Behind the Idea: Bringing politics home for the BBC

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With the 2019 general election fast approaching in the UK, the BBC has launched a promo for its coverage leading up to 12 December.

Created by BBC Creative, the film puts the power in voters’ hands by showing a diverse range of families across different communities and visits their homes all with one commonality; they look to the BBC for informed and impartial news.

Below, Helen Rhodes, executive creative director at BBC Creative, explains the concept behind the film, which took six weeks to make following the government's decision to call an election.

What was the brief?

The brief was to create a multiplatform campaign to promote the BBC’s extensive coverage of the 2019 general election. Within this we wanted to remind people that BBC News is on the side of the audience – it doesn’t have its own political agenda.

How did the initial conversations go?

With a snap election called we were already up against it to pull a campaign together in such a short amount of time, so we decided to make it even more difficult for ourselves by putting out three different briefs to the creative department with three different propositions.

The public service message was one of them but there were also two more as we wanted to see what type of work would come out of each one. This is arguably the most important general election in living memory, so we needed to make sure our messaging was right. The creatives rose to the challenge and we got lots of interesting ideas back.

Tell us about the concept?

As soon as Adam Reincke, the writer of this work, presented the idea to us we knew it was really powerful. The BBC is always on the side of the audience, so to come out with a message like this at a time when the audience need us the most felt like something we had to do. We knew him and his creative partner, Sarah Fox, would create something special.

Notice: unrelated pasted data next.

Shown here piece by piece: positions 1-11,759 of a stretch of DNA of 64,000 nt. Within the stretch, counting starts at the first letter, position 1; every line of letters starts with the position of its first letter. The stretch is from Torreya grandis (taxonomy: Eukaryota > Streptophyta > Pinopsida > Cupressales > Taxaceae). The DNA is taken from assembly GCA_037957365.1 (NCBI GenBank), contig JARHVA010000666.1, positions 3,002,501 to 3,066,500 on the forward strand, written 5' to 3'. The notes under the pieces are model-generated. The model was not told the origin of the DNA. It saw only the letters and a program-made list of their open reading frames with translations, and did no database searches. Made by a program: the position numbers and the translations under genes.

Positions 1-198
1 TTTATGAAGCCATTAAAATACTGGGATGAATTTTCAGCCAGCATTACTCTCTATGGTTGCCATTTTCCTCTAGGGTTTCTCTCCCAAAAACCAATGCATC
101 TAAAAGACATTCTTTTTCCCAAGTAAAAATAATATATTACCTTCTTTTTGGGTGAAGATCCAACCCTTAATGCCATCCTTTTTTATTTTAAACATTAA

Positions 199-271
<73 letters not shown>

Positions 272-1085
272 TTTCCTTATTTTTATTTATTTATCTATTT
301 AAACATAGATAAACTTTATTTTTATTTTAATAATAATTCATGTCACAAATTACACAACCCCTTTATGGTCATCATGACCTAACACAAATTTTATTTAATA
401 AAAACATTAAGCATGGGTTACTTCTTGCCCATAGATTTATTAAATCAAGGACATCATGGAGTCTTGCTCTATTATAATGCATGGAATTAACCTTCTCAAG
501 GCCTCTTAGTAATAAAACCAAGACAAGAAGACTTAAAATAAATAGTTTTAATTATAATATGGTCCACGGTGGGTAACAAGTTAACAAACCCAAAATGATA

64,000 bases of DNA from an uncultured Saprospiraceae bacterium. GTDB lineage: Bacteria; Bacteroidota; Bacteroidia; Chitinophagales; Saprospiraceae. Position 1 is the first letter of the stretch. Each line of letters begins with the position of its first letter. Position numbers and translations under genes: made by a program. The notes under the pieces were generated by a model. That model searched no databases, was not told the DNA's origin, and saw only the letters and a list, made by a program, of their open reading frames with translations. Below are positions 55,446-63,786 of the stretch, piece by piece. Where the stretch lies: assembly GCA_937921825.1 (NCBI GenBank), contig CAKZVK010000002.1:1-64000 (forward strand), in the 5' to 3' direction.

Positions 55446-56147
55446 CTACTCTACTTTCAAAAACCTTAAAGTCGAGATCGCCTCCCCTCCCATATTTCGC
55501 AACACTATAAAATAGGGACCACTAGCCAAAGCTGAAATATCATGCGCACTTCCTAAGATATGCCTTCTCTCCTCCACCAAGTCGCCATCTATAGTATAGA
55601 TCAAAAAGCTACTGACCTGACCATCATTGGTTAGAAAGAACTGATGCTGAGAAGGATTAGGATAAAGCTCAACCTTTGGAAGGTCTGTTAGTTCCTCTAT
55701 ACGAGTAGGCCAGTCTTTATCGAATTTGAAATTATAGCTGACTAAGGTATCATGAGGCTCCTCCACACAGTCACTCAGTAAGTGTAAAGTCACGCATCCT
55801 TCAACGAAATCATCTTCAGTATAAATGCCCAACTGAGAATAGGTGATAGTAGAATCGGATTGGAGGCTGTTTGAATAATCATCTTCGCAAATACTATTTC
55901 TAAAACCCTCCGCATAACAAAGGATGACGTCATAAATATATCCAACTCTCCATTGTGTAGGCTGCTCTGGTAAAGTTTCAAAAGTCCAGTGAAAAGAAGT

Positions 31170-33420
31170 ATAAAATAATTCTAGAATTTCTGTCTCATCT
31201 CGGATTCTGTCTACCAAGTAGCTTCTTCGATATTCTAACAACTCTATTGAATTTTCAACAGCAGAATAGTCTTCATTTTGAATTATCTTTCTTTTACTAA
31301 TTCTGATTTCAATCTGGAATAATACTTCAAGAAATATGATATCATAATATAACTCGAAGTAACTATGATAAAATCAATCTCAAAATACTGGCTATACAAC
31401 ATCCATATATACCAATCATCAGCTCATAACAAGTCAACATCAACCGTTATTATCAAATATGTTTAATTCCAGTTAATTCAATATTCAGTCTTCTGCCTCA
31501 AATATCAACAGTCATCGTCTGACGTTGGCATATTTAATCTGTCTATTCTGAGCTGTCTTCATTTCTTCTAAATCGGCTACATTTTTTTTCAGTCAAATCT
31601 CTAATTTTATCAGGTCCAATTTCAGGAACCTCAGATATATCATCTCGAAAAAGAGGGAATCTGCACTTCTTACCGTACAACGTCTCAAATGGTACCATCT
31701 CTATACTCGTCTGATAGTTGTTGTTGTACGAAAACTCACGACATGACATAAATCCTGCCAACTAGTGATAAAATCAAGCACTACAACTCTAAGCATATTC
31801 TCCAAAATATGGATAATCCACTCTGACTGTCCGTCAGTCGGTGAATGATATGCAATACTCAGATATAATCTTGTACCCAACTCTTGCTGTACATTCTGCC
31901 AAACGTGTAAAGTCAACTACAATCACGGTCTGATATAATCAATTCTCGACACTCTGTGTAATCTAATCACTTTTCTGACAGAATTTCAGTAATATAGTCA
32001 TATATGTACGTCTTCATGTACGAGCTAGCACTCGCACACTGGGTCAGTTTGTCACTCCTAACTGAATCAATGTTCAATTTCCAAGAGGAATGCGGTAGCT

What was the production process like?

The production process was speedy to say the least, so that was both a good and a bad thing. Good because decisions had to be made which kept everything moving, but bad because this was a large production to pull off.

We also wanted the film to represent the whole of the UK, both in the individuals and families you see on the screen but also the types of homes and locations featured. It was basically a location scout’s nightmare, or dream, if you really enjoy operating under extreme amounts of stress.

The film also had to be authentic to the idea so everyone featured lived at the homes where we filmed. There were no actors. Luckily we had a great production partner in Pulse, and the brilliant directing duo thirtytwo. They helped us create a film that feels raw and honest but also beautiful and empowering. We were very lucky to be in their very capable and talented hands.

What’s the main message of the campaign and why is it important?

The main message is that the BBC serves the audience. The public are at the heart of everything the BBC does and we are always on their side, especially during election time when they need us the most.

Why will the film resonate with the public?

At a time when emotions are running high and people are being bombarded with messages left, right and centre, we hope people will appreciate this empowering message executed in a calm and reassuring way. The hope is that our coverage will cut through the noise and offer people some clarity.

What do you hope it achieves for the BBC now it’s out?

We hope people tune in to the BBC’s coverage of the election and the nation will be better equipped to understand the current political landscape. And if it can encourage people to think more fondly of the BBC then that will be an added bonus too.

How satisfying is it to have released the work?

It’s very satisfying. When you work for the BBC, these are the campaigns you want to be creating. To make something that speaks to the individuals and families across the UK, the people that we serve. It’s great to see the campaign out in the world and to see the positive reaction it’s getting. Everyone worked really hard and we’re extremely proud of the finished films.




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